Learning to Be Libyan in the Happy Days of Yemen

"Reem Gabriel"

My father used to say that we were all the sons and daughters of an officer, except for our little sister Jumana, who was the daughter of an ambassador. 

I don't remember my father as an officer. I was a newborn when, in the September revolution, he was detained and stripped of his military rank. I was also too young to remember the time he served, a few months later, as an ambassador to Greece. But I clearly remember the days when he was an ambassador to South Yemen, and the years we spent in Aden.

Initially, we lived in a building reserved for foreigners. Known as "the Libyan family," we formed many friendships there. My brother and I were the only two Libyan members of our building’s "Black Masks Gang."

A year later, we moved to a house nearer to the embassy. My father spent most of his time in his study, and I keenly watched the guests who came to meet with him there, hoping he would let me in. I’d sit and click away on the old typewriter, and Salma the secretary would come to my rescue whenever the letters got stuck, so I could keep writing. 

There is no doubt that nostalgia distorts the truth, but that period in Yemen was truly wonderful. Even school, which children usually abhor, was fun. I studied in Yemeni schools from third grade to sixth grade. My classes began at noon, so I would wake up and have breakfast before putting on the beige pants and white shirt and heading to school. 


In our last year, I would come back from school to our empty house, and climb over the red brick fence to reach the terrace. From there, I walked into the house to change out of my uniform, before joining my family and friends at the Gold Moor Club. We spent the rest of the afternoon there, my mother and her friends passing the time by drinking tea and embroidering, as my siblings, my friends and I swam and played around the club, or climbed the nearby mountain. On low tide days, when the sea would recede, we found great pleasure in chasing the crabs that ran and hid in the sandy caverns. If I was bored, I convinced the cooks at the club's kitchen to let me watch them as they prepared the meals.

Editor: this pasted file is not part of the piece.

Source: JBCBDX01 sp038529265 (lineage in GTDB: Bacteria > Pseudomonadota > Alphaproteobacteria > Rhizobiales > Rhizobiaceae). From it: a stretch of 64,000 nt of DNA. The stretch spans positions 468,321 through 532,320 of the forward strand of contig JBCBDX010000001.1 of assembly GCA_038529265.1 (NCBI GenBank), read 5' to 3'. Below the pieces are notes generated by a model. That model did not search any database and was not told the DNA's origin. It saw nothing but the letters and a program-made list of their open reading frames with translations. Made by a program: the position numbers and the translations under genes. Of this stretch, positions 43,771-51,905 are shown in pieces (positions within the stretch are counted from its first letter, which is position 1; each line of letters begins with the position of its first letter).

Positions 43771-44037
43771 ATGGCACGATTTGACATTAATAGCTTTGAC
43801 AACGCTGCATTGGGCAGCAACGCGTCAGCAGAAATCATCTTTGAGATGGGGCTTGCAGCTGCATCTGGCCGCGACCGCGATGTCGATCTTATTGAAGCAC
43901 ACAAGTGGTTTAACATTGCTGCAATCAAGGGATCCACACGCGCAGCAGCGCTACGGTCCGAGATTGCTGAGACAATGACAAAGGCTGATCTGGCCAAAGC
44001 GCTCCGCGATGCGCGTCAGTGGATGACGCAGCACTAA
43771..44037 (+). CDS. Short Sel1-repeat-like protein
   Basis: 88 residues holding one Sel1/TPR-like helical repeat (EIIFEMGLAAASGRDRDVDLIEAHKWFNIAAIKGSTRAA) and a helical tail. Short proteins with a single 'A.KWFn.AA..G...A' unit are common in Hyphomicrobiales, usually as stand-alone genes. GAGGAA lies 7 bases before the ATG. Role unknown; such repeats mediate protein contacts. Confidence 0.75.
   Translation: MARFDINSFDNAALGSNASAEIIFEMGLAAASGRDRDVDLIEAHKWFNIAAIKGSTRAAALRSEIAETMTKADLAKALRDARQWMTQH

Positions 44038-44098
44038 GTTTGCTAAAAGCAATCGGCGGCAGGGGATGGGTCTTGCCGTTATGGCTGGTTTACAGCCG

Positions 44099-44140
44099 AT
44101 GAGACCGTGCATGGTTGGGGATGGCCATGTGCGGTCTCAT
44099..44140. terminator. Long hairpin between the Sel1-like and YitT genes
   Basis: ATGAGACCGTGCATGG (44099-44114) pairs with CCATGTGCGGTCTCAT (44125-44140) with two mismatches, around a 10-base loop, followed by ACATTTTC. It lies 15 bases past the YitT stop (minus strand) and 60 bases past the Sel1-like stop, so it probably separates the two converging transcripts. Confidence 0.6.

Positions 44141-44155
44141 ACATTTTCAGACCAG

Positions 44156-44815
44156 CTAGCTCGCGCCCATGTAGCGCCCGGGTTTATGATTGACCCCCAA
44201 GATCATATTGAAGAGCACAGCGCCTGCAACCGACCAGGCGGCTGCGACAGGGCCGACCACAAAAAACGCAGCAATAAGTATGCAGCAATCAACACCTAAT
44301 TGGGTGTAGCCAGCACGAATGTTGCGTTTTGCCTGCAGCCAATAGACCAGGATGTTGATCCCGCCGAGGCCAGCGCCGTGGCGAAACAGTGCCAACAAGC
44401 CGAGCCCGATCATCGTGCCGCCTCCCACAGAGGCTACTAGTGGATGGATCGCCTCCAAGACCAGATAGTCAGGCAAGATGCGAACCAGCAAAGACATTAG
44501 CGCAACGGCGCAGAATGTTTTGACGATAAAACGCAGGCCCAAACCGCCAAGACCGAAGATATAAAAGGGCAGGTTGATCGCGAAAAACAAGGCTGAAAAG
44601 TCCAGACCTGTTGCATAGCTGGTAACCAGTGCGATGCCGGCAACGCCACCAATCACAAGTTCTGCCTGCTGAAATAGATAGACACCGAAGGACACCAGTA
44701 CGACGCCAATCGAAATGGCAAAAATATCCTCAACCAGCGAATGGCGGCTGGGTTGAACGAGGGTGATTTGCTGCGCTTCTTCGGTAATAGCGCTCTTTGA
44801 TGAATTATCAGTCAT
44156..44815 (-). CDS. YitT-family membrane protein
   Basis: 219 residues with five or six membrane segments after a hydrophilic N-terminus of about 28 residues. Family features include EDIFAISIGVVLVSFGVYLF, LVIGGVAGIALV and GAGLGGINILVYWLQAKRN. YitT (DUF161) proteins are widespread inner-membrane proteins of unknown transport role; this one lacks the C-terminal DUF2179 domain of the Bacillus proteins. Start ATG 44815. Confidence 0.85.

Libyan families took trips outside of Aden together. On one of those picnics, after a long day of playing and swimming and drinking tea and cocoa, we discovered that the key to one of the cars had disappeared in the sand. The cars repositioned themselves to light up the shore, and everyone started looking for the keys. The only thing I remember after that is my sister waking me up when we got home; I had fallen asleep in the trunk of the family Datsun. 

We spent our last September festival in Yemen in the vast, green garden of the house. It was filled with guests from across the world. When I walked into the party, I spotted my father chatting with some guests. When I joined them, one of them asked me directly whether I was Libyan or Arab. I thought about it for a little bit, then said I was Libyan. They all burst out laughing, thinking that my answer meant I believed I wasn’t also Arab. Of course he didn't know that in the Yemeni dialect, which I was fluent in, the word "Arab" referred only to Yemenis, and not to the rest of the Arabs. I responded the way I did because I didn't understand his question, not because I didn't know that I was both Libyan and Arab. 


A few months later, my father was asked to return to Libya, and upon his arrival, his passport was seized, because the regime suspected that he was affiliated with a political party. And we were forced to stay in Yemen to complete the school year. 

After profound longing for our father, our homeland, and our winters, we returned to Libya. In my new school, I wasn't the only Libyan–that's when I first understood the differences between us, and what lay behind them. Meanwhile, my father, who had represented Libya for many years as an officer and a diplomat, was now regarded as a foreigner by many people around him. 

It has always annoyed me that feeling Libyan in Libya is not enough–you must leave the country to really experience that sense of belonging. I grew up with an image of Libya as a large nation filled with love and life, but now, this image often escapes me. To recall it, I must recall the days we spent in Yemen so that Libya can return to the way it was: my country, the place I always miss.

Born in Benghazi, she is a visual artist and cultural activist. She has participated in several exhibitions in Libya, Egypt, England, and the United States.

Reem Gabriel
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